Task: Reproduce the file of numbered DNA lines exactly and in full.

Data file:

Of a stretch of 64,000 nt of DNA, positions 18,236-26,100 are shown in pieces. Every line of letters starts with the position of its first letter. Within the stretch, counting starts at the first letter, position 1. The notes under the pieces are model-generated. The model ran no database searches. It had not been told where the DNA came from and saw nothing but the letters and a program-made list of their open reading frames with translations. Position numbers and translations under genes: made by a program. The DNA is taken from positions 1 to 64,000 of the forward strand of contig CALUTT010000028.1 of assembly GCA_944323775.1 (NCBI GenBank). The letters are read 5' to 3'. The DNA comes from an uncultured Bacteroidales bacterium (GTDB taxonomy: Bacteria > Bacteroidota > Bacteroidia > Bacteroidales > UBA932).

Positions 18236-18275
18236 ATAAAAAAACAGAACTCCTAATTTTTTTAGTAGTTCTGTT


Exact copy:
Of a stretch of 64,000 nt of DNA, positions 18,236-26,100 are shown in pieces. Every line of letters starts with the position of its first letter. Within the stretch, counting starts at the first letter, position 1. The notes under the pieces are model-generated. The model ran no database searches. It had not been told where the DNA came from and saw nothing but the letters and a program-made list of their open reading frames with translations. Position numbers and translations under genes: made by a program. The DNA is taken from positions 1 to 64,000 of the forward strand of contig CALUTT010000028.1 of assembly GCA_944323775.1 (NCBI GenBank). The letters are read 5' to 3'. The DNA comes from an uncultured Bacteroidales bacterium (GTDB taxonomy: Bacteria > Bacteroidota > Bacteroidia > Bacteroidales > UBA932).

Positions 18236-18275
18236 ATAAAAAAACAGAACTCCTAATTTTTTTAGTAGTTCTGTT